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A look at current beef margins

published: May 7th 2020
by: Jayson Lusk, ag economist

We are currently running at 35% to 40% below last year’s beef processing capacity due to COVID19-related shutdowns and slowdowns. As, I’ve previously noted, wholesale beef prices are rising as a result. At the same time, cattle prices have been taking a hit.

Here are USDA data from the Livestock Marketing Information Center showing the change in fed cattle price (the 5-market average steer price, over 80% choice) and wholesale choice boxed beef price since the beginning of the year. Since January, wholesale beef prices are up 67% but live cattle prices are down 24%.


What’s going on? I’ve talked to enough journalists in the past month to know that these divergent price movements seems almost paradoxical. It is not a paradox. It’s basic economics at work. You can find all the supply and demand graphs here, but the basic explanation is as follows.

When a packing plant goes down, the packers don’t need as many cattle. That is, a plant closure results in too many cattle floating around relative to the ability to process them. There is an excess supply of cattle given to the processing capacity. Thus, plant closures cause a reduction in demand for fed cattle. As a result, cattle prices fall.

At the same time, a plant closure means fewer cattle getting turned into burgers and steaks. A plant closure results in less meat being on the market. There is a reduction in meat supply. Groceries and consumers are left competing for a smaller amount of meat, which results in meat prices getting bid up.

The divergence in cattle and meat prices, causes the so-called “marketing margin” to increase. Here is a graph of the marking margin (the difference in wholesale beef and cattle prices) over time since January 1, 2019. The last time we saw an increase in the marketing margin of this magnitude was back in August of 2019, which was when there was a plant closure for an altogether different reason (an accidental fire in a packing plant in Holcomb).


The rising margin (both in August and now) has led to calls from legislators to investigate packing firms’ behavior.

There is no doubt that falling cattle prices have harmed the economic well-being of farmers and ranchers. It is less clear that the packers profit every time the marketing margin increases. As described in this paper by Gary Brester, John Marsh, and Joe Atwood:

marketing margins are not reliable measures of changes in producer surplus (welfare) given exogenous shocks to various economic factors. ... In fact, little or no accurate information is conveyed by [farmer’s share of the retail dollar] statistics.

While we can observe the price of cattle and the price of wholesale beef, and thus the marketing margin, what we can’t observe are the packer’s costs. A plant fire is a huge cost. Likewise, running a plant at lower capacity with workers spaced out for social distancing is costly; it is also costly to close down, refrigerate empty buildings, pay sick employees who aren’t at work, install partitions between workers, deal with legal challenges, etc. Presumably, if it was in a packer’s interest to significantly reduce capacity, they could have closed down any of their plants prior to the emergence of COVID19. The fact that they didn’t voluntarily shut down processing facilities suggests they believe they’re better off trying to run near capacity. The packer’s business model relies on trying to running plants at or near capacity to obtain cost efficiencies to make a small amount by selling large volumes.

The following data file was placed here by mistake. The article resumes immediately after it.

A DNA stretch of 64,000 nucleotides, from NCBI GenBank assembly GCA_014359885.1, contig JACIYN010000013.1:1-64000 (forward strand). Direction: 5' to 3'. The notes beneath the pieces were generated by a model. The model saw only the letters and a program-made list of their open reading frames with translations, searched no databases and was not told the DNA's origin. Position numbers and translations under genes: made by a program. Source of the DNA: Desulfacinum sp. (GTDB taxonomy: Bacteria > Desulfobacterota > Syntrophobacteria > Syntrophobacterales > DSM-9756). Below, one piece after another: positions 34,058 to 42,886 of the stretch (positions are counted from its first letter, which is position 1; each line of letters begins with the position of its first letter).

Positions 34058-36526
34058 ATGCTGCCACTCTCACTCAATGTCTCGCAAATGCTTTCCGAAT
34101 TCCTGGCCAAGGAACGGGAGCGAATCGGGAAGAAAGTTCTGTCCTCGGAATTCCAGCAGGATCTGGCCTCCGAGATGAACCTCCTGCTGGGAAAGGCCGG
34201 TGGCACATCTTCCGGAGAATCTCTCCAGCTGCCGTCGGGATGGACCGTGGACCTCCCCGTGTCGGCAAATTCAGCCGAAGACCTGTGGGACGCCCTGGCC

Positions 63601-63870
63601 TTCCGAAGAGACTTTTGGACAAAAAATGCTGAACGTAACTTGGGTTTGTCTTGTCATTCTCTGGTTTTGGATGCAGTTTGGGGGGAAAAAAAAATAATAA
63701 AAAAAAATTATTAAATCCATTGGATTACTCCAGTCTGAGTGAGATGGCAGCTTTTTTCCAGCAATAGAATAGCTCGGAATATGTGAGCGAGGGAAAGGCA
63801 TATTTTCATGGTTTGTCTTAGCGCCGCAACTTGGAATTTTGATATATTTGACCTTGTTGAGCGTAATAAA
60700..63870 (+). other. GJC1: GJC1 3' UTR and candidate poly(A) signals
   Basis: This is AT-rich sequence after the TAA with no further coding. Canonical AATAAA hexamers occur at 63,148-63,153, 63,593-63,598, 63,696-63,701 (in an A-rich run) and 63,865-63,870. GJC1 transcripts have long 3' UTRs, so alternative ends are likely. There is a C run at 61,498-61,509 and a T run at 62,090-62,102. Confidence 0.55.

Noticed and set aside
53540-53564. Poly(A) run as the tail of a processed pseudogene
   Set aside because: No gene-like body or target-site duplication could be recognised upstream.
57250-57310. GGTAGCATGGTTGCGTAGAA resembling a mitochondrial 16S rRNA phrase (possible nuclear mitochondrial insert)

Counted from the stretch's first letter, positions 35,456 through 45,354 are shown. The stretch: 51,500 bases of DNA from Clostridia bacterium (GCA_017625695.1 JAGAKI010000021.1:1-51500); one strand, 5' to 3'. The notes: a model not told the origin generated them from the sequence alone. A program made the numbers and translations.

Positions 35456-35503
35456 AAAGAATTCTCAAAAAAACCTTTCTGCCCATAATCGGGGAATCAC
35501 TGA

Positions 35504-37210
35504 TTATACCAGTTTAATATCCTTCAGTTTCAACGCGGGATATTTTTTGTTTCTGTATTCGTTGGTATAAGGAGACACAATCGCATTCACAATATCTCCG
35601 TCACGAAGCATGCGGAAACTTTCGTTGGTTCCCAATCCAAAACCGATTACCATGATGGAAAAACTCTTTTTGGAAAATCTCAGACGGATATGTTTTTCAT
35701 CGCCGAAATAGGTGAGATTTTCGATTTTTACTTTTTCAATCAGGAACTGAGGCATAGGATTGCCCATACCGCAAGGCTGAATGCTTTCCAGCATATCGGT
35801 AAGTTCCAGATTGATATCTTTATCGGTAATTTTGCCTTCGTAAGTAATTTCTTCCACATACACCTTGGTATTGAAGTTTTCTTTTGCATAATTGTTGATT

All that said, it is of course, possible the packers are more profitable with rising marketing margins. Even though we can’t observe packers’ costs, we can observe the market’s perception of their profitability - at least for publicly traded firms. The price of a stock reflects the market’s expectations of a firm’s profitability, and one widely accepted model of stock price determination is that stock prices reflect the net-present value of all future dividends (i.e., profits) paid to shareholders.

Here is the change in the price of Tyson (TSN - solid black line), JBS (JBSAY - pinkish line), and the S&P 500 for reference (the purple line). The two meat packing firms have taken a big hit since COVID-19 disruptions began. In fact, they’ve taken a bigger hit than other types of companies listed in the S&P 500. While there was a brief increase in stock price last week, both Tyson and JBS’s stock have fallen today; both are down nearly 40% relative to the first of the year.


So, what can we say about winners and losers from COVID-19 in the meat and livestock sectors? We know consumers are worse off. Consumers are paying higher prices for less meat. We know livestock producers are worse off. They’re receiving lower prices and selling fewer animals. And packers? The graph above suggests they’re worse off too. It’s a kick in the pants all the way around. Whose to blame? The coronavirus.

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